Budapest and Vienna A tale of two cities

Well, here we are, back in Hastings – we should be somewhere else  – I’ll tell you why at the end. We’ve had four days in Budapest – our first visit, and four days in Vienna – our second visit, including an evening at the Vienna Opera. Visiting both cities together gives a real idea of how powerful the Hapsburgs and the Austro-Hungarian empire must have been  – we saw more vast palaces than you’d believe possible. Health warning – this is a long post!

View across the Danube from our hotel room
The Chain Bridge – our first night

Budapest. First thing, the weather was astonishing – unseasonably hot and sunny. Secondly, Hungarian is a very difficult language. Philosopher and I always like to learn some rudiments of the language wherever we go, but Hungarian defeated us… of course they all spoke English but why should they have to? Anyway, our hotel, the Boutique Hotel Victoria was on the Buda side of the Danube, right on the river bank, with huge picture windows in every room with fantastic views of the river, the Parliament Building and the Chain Bridge. Battleaxe would totally recommend.

Buda (except for the Castle Hill, of course),is quieter than Pest, but there were a number of excellent bar/eateries within a couple of hundred metres of the hotel, and a tram stop outside. There was a great place right next door – a Belgian bar/restaurant selling good food and, I exaggerate not, at least 100 different sorts of beer. I particularly liked Mort Subite – sour cherry.

We went up to the Castle area in an old – and extremely expensive – funicular. We had a wander round the perimeter of the truly huge Royal Palace, then were struck by the massive scale of the reconstruction works currently in progress – rebuilding, frequently from scratch, exact replicas of the enormous, ornate public buildings destroyed in WW2. The shells of the buildings looked very unattractive – like half-built luxury hotels in somewhere like Egypt – steel girders and concrete, waiting for a cladding of stone and render to be applied. I wasn’t sure if I liked the end results – the buildings looked artifical, like a film set.

The Castle area has some of the most touristy places in the city – like the Fishermen’s Bastion, which is a sort of Disneyland pretend castle-cum-viewpoint. I don’t know if it was real or reconstructed. Away from the tourist hordes though, there were quiet, attractive streets of Central-European-type painted houses.

We noticed these alternative nesting dolls in a little shop.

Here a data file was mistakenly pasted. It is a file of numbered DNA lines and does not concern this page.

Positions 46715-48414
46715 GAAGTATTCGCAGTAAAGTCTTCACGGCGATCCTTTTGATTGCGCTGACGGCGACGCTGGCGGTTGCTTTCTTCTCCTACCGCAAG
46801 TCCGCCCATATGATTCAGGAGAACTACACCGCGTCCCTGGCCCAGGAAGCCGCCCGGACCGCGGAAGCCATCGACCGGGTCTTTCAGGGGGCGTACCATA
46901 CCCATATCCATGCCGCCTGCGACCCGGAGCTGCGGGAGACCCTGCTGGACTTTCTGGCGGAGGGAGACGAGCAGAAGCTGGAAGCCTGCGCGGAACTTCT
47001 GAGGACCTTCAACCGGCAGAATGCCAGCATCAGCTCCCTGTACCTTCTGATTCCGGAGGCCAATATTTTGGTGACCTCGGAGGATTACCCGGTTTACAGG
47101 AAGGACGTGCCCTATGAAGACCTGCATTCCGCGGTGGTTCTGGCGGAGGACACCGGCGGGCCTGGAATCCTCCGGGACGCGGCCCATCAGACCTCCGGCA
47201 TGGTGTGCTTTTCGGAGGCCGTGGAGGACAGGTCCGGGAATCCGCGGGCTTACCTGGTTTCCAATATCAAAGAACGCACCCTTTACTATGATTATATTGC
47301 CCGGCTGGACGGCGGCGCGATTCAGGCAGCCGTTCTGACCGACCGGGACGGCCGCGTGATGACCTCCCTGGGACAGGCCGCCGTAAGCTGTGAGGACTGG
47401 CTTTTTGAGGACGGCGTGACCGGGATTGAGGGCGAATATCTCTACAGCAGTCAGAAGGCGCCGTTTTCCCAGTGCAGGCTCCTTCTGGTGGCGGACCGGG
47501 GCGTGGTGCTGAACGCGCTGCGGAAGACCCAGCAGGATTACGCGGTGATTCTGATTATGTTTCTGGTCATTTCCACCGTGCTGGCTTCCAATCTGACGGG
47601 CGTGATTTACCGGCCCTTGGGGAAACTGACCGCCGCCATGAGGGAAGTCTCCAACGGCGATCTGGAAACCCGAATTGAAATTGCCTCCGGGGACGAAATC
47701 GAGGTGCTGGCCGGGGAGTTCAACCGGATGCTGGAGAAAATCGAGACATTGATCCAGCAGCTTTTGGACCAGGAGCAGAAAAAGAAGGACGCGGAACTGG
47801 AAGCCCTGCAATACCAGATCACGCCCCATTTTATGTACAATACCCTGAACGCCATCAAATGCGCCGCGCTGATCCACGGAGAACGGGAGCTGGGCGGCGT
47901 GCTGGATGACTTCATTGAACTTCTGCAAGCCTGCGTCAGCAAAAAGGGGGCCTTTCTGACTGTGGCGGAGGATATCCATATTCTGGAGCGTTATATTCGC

On the other days we crossed over the Chain Bridge to Pest. Very different, with wide streets of massive C19 buildings. Very open, very clean and atrractive, but we found it a tiny bit soulless. Visited the obligatory gilded basilica – in this case, St Stephen. They supposedly have his actual hand in an ornate case. Ugh. Battleaxe has said in the past (see this post about Porto) that after a while all gilded basilicas begin to look the same… I also mentioned in that post about the standard European city art-nouveau/Empire tourist trap cafe. Was pleased to say didn’t go into a single one in Budapest, and of course had done all the many examples in Vienna at our first visit in 2020.

St Stephen’s hand…

We went for a short river-cruise on the Danube – Philosopher didn’t want to go that much, but I felt that the Danube was such a big feature of our holiday that we needed to spend a little time on it… it was OK, pleasant, sunny. Saw lots of moored-up river cruise boats – they are very, very long. Don’t think I’d like it.

Parliament building from our river boat

We visited the Great Synagogue – one of the oldest and largest in Europe. There is a graveyard outside where over 2000 bodies that were found lying outside the Synagogue when the Budapest Ghetto was liberated in 1945 are buried, and an exhibition about the Ghetto. It was not Germans who imprisoned and murdered those Jews, but the Arrow Cross – the Hungarian Nazi party. Of course, we were contemplating that just a few days before Hamas took it into their heads to attack Israel, and unleashed yet another ferociously bloody Middle Eastern crisis on the world… don’t ask Battleaxe for a view. Am not taking sides.

We visited one art museum… can’t remember a thing about it, except as EU citizens it would have cost us nothing to get in – as it was, had to pay £27! Also found a lovely, tucked away little Art Nouveau house museum, the Ráth György-villa.

One thing we didn’t do was to swim in the famous baths – for reasons I won’t go into, Philosopher was not allowed. Annoyingly, you couldn’t even view the baths if you weren’t a swimmer.

So, all in all, what did we make of Budapest?  Pros: great public transport – we used the metro a lot, but also very walkable. Clean and spacious. Plenty of eating/drinking places. Lots of big-name sights. Cons: Language and currency very difficult. Over-run with tourists. Hard for us two to do our favourite thing of finding quiet, quirky little ways to experience the real city. No doubt we didn’t take long enough to get to know it.